Diane Sawyer's Situational Ethics
by L. Brent Bozell III
December 3, 1998
Diane Sawyer's recent "20/20" interview with
Kenneth Starr proves with a vengeance that the media culture's take on
Monicagate has become positively Orwellian: Good is Evil.
Space doesn't allow a recital of all the objectionable
Carvillesque attacks Sawyer proudly launched on this soft-spoken officer of
the law. So let's just explore the themes.
1. Repression. Sawyer suggested Starr was disqualified for
the Monicagate probe because of his personal opposition to adultery. The
segment began: "Tonight, an exclusive interview with independent counsel
Kenneth Starr, a man accused of trying to impose his personal beliefs on
everyone else." Flip to Sawyer asking Starr: " So to the people who
say you're a prude, you're a puritan, you're the sex police, you say
what?" Sawyer continued: "The man who has held a country captive
finally speaks...When is this going to be over?"
All this, in the first few seconds. Ugh. Surely Sawyer knows
better than this. She knows Mr. Starr is "imposing" nothing
of the sort. He is following the law, which says that perjury is an offense
against the judicial process. She knows Mr. Starr is not
"holding a country captive," and that Bill Clinton has dragged the
investigation for months, constantly delaying Starr's probe with cheesy claims
of Secret Service and government attorney-client privilege. She knows these
things. And yet, now Mr. Starr, just like that, is the man
Sawyer pointed out what she felt was Starr's uptight
religious upbringing: "What was the most rebellious thing you did?"
Starr replied: "I'd have to stop and think. I was not rebellious. I
really was not. Sorry. I kind of played by the rules, and that's the way I
lived my life."
A pretty fair answer, don't you think? But watch how Sawyer
turned that qualifier into an immediate disqualifier: "So what happens
when this man becomes independent counsel and begins investigating a President
charged with covering up, lying under oath about a sexual relationship?"
She asked Starr: "Do you think in that sense, you were out of touch with
the political judgment of the American people, who say everyone was covering
up sex. There was gambling in the casino in Casablanca and you are the only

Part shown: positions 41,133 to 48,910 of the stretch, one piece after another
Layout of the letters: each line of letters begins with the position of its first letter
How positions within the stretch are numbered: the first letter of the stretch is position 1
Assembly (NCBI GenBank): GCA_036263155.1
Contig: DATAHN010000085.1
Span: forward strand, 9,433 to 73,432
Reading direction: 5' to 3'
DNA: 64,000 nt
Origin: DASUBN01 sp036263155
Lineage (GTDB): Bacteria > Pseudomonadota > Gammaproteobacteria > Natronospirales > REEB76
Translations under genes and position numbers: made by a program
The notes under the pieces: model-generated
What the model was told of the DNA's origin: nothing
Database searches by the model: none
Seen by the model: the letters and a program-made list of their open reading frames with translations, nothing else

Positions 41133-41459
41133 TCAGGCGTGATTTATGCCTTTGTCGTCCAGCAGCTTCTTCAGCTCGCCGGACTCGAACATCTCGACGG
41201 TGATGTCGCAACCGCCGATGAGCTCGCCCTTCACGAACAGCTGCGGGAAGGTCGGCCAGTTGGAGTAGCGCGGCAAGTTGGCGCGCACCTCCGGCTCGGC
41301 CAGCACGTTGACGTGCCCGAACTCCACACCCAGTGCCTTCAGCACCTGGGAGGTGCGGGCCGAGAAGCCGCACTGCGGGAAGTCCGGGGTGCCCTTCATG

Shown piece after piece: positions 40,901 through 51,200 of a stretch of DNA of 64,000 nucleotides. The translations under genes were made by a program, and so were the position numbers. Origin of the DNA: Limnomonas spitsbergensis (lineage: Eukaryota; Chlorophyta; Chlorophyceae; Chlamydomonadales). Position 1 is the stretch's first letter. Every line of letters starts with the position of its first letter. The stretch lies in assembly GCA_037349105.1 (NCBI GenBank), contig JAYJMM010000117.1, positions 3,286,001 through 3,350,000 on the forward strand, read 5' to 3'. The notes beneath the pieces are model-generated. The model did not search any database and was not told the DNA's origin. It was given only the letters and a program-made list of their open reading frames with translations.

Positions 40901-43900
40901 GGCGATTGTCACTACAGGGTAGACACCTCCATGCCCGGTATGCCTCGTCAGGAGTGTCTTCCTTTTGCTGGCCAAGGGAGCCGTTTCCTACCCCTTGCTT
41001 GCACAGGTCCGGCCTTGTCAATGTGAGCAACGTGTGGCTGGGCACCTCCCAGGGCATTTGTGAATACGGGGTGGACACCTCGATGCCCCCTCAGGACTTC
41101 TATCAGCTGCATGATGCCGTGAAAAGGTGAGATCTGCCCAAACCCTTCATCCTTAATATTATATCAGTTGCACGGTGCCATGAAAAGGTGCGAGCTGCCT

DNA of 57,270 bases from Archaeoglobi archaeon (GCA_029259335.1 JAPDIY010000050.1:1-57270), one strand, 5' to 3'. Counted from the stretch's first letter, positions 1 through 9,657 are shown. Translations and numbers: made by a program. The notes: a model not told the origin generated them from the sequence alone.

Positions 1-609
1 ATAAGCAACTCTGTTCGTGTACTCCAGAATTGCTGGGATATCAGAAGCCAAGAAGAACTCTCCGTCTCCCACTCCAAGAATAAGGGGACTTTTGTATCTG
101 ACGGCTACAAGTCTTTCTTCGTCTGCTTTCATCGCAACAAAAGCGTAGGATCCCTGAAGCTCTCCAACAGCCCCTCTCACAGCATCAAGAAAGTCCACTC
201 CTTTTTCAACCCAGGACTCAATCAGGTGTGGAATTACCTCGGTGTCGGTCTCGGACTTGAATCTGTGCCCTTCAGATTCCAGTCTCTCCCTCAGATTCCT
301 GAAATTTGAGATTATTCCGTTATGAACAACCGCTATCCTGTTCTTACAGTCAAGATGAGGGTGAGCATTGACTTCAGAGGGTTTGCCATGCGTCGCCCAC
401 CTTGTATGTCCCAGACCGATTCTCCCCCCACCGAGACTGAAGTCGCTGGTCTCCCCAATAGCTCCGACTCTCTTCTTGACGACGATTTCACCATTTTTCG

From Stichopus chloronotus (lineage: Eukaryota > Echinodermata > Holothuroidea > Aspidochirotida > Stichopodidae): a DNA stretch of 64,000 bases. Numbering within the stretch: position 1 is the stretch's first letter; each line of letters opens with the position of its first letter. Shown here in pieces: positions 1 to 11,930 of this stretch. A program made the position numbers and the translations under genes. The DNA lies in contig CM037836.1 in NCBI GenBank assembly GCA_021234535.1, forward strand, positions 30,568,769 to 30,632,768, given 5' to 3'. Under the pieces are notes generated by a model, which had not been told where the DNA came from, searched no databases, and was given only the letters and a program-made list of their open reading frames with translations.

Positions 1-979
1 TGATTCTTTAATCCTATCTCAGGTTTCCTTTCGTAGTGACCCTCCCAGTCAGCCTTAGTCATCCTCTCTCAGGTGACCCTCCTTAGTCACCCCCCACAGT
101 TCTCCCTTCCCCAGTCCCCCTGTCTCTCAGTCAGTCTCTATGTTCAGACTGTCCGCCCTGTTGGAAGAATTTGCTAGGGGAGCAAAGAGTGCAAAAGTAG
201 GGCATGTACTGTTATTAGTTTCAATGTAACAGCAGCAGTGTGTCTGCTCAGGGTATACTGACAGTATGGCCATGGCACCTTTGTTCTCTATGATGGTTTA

one who is shocked. We are not shocked."
Double ugh. Sawyer knows full well that it's not Starr's job
to be "in touch with the political judgment" of the people. It's
Starr's job to investigate and prosecute crimes committed by Clinton or his
intimates, period. To suggest otherwise is simple obfuscation with a generous
helping of sensationalism.
2. Pornography. Here's where Sawyer's logic completely
collapses upon itself. She suggested the American people are not shocked about
the President's wild life, but were shocked that Ken Starr included the
tabloid details of the President's encounters in his referral to Congress.
Sawyer complained: "I think there were 62 mentions of the word 'breast,'
23 of 'cigar,' 19 of 'semen.' This has been called demented pornography,
pornography for Puritans. Were there mistakes made in including some of
What is she talking about, "demented pornography for
Puritans"? I highly doubt Sawyer the religious scholar has ever studied
Puritan predilections for pornography. This feigned outrage is again designed
to obscure the facts: The President specifically - and repeatedly - has denied
a definition of sex which included contact with Monica Lewinsky's breasts or
genitals. To prove the perjury, Starr had to provide the intimate details. Yet
Starr is to blame for "mistakes made"?
3. Certainty. In Sawyerian theology, certainty is to be
feared, and ambiguity is the path to righteousness. She declared: "As you
know, you have been cast in the role of a moral crusader in an ambiguous
world, that you are self-righteous, sanctimonious, that you have moral
certainty into areas where other people have doubt and humanity. What do you
think about extramarital sex?" Later, when Starr defended the explicit
nature of his referral, Sawyer suggested: "It seems to me, listening to
you, that you have no doubt that what you did in the referral was the right
thing. You have no doubt that proceeding against the President in the way you
have proceeded is the right thing. There is something about certainty that
scares a lot of people."
In other words, good is evil. Insisting that a President
abide by something called the truth, and insisting that reality somehow
matters becomes a much greater offense than lying under oath to protect
yourself in a sexual harassment lawsuit. Sawyer's bluster is nothing but
politically convenient situational ethics.
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